Millions of families will come together this holiday season to enjoy festivities and new or old traditions.
For two Fresno State students, a new tradition for them during the holidays will be to bring awareness about homelessness and delivering food to those who call the streets home.
One of those students, Ryan Toole, third-year advertising student, went on a trip with the Advertising Club to an agency near the Poverello House and saw first-hand the conditions of the impoverished area around it.
The Poverello House, which offers food, rehabilitation, hygiene products and a place for the homeless to sleep at night, is a shelter near downtown serving the homeless and hungry in the Central Valley.
When Toole noticed on his recent trip that the Poverello House’s small housing community was overflowing with people in need of help, “the lightbulb clicked in my head that we needed to do something,” he said.
So he called his friend, Adam Balakin, a fourth-year English major, to help purchase supplies and prepare sandwiches. They delivered the lunches on Thanksgiving Day.
They ventured to a local Walmart, where they purchased cheese, ham, water bottles and chips before heading back to Balakin’s home to prepare 50 lunches. It took them no more than two hours, Toole said. Once finished, they loaded the lunches into a car and took them to the streets surrounding Poverello House.
Toole and Balakin filmed the process to document the hardships faced within the homeless community and to offer a chance for others to help. The first part of the mini-documentary was released to YouTube on Nov. 26 and has quickly gained views.
Toole described the sight as “overwhelming,” as video showed lines of tents covering four blocks and people with their scarce belongings. Many told Balakin that they were veterans.
“Even though we expected a lot of people to be there, the sheer amount of tents and people we saw was startling,” Balakin says in the video. Some people asked not to be filmed so Balakin honored their request.
In less than 15 minutes, the lunches were nearly gone.
“They were helping each other out,” Balakin said. “Some people were handing out bags to people in wheelchairs. They were being generous with each other.”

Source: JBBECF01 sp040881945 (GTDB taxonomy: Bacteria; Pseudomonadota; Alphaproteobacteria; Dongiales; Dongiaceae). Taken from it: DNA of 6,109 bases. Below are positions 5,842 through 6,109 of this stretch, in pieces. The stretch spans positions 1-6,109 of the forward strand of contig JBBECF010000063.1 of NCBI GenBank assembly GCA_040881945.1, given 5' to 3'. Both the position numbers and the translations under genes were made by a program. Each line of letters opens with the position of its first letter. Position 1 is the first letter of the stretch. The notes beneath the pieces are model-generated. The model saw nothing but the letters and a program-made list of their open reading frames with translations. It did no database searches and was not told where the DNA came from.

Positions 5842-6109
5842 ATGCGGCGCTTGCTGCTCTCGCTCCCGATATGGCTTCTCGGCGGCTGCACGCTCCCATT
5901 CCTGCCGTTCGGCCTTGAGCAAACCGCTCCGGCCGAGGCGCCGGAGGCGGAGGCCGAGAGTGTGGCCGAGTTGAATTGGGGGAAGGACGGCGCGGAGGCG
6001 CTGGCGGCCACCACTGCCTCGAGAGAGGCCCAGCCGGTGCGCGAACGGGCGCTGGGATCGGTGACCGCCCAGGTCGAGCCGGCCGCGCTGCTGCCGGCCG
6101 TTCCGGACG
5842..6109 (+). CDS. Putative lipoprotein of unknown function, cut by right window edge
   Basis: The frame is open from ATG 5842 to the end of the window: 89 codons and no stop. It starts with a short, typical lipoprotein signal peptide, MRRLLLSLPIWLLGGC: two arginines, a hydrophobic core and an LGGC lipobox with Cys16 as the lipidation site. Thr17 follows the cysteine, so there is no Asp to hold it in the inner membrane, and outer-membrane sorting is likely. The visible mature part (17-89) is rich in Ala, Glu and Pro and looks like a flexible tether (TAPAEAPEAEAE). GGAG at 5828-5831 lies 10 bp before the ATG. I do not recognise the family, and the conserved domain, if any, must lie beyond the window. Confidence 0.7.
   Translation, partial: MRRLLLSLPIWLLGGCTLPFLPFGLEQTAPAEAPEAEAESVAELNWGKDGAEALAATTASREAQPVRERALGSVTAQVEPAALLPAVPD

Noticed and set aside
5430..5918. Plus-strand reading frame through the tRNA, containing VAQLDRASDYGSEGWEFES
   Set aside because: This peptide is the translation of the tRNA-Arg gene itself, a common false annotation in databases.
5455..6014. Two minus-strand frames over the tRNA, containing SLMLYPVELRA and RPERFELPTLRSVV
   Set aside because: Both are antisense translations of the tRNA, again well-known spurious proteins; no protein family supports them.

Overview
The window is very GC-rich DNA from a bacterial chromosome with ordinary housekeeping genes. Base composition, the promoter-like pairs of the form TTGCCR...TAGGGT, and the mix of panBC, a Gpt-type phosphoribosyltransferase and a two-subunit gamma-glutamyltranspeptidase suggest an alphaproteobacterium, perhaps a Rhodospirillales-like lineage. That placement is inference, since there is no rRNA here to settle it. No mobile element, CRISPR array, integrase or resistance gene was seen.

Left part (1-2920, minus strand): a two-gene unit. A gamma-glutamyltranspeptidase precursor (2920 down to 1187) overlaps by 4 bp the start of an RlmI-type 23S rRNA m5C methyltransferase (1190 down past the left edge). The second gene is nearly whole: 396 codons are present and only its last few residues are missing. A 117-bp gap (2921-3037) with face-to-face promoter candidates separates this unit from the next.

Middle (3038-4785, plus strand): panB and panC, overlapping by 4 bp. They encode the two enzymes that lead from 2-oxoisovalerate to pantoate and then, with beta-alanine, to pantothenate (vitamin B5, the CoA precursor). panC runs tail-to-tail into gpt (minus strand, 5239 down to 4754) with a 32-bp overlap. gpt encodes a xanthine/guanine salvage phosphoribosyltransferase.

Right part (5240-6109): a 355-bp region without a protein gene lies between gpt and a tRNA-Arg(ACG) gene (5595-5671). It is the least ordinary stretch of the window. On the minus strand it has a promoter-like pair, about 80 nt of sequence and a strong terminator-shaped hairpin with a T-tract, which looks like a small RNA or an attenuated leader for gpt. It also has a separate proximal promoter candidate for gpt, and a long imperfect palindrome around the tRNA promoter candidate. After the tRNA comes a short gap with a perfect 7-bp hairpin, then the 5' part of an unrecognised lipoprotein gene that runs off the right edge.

Toole said that handing out lunches was overwhelming in itself. Although he was happy to be able to give some help to the homeless, he knew that there is more that people do. He said he was humbled by the overall experience and enjoyed a few long conversations with the people between their stops.
“If more and more people take action and they try to help in whichever way they see they can, maybe we could prevent it before it becomes something like Skid Row in L.A.,” he said.
The students decided to bring food to the area again. The second time they set a goal to double the amount of sandwiches and to bring blankets, as well. Since posting their video online, many have reached out to Toole and Balakin asking to help.
“We have so much help now, we feel like we could do so much more,” Balakin said. “Whatever we get is going to get sent out.”
Toole and Balakin are looking to rent a location for their second trip on Dec. 16. They planned it to take place after finals in hopes to get more students involved with the effort. Their goal is clear – begin their own new tradition of exhibiting the good that there is within individuals during the holiday season.
The two students have set up a donation page to collect funds for supplies. Their initial goal was to raise $30, but due to an increase in interested volunteers, they are looking to raise it.
“People want to help, they just don’t know how,” Balakin said.